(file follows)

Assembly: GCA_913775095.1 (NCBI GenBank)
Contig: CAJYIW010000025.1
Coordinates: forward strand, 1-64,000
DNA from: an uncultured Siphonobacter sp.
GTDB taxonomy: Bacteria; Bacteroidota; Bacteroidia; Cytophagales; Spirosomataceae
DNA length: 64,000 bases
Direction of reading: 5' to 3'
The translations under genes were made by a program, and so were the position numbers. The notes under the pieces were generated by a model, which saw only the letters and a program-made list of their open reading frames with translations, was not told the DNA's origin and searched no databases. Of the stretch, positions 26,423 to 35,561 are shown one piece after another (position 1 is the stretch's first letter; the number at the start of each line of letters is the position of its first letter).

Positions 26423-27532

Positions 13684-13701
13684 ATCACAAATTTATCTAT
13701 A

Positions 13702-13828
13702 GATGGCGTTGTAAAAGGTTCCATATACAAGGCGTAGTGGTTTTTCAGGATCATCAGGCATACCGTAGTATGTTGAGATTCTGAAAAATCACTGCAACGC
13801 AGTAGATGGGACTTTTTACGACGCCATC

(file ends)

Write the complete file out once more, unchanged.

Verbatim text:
Assembly: GCA_913775095.1 (NCBI GenBank)
Contig: CAJYIW010000025.1
Coordinates: forward strand, 1-64,000
DNA from: an uncultured Siphonobacter sp.
GTDB taxonomy: Bacteria; Bacteroidota; Bacteroidia; Cytophagales; Spirosomataceae
DNA length: 64,000 bases
Direction of reading: 5' to 3'
The translations under genes were made by a program, and so were the position numbers. The notes under the pieces were generated by a model, which saw only the letters and a program-made list of their open reading frames with translations, was not told the DNA's origin and searched no databases. Of the stretch, positions 26,423 to 35,561 are shown one piece after another (position 1 is the stretch's first letter; the number at the start of each line of letters is the position of its first letter).

Positions 26423-27532

Positions 13684-13701
13684 ATCACAAATTTATCTAT
13701 A

Positions 13702-13828
13702 GATGGCGTTGTAAAAGGTTCCATATACAAGGCGTAGTGGTTTTTCAGGATCATCAGGCATACCGTAGTATGTTGAGATTCTGAAAAATCACTGCAACGC
13801 AGTAGATGGGACTTTTTACGACGCCATC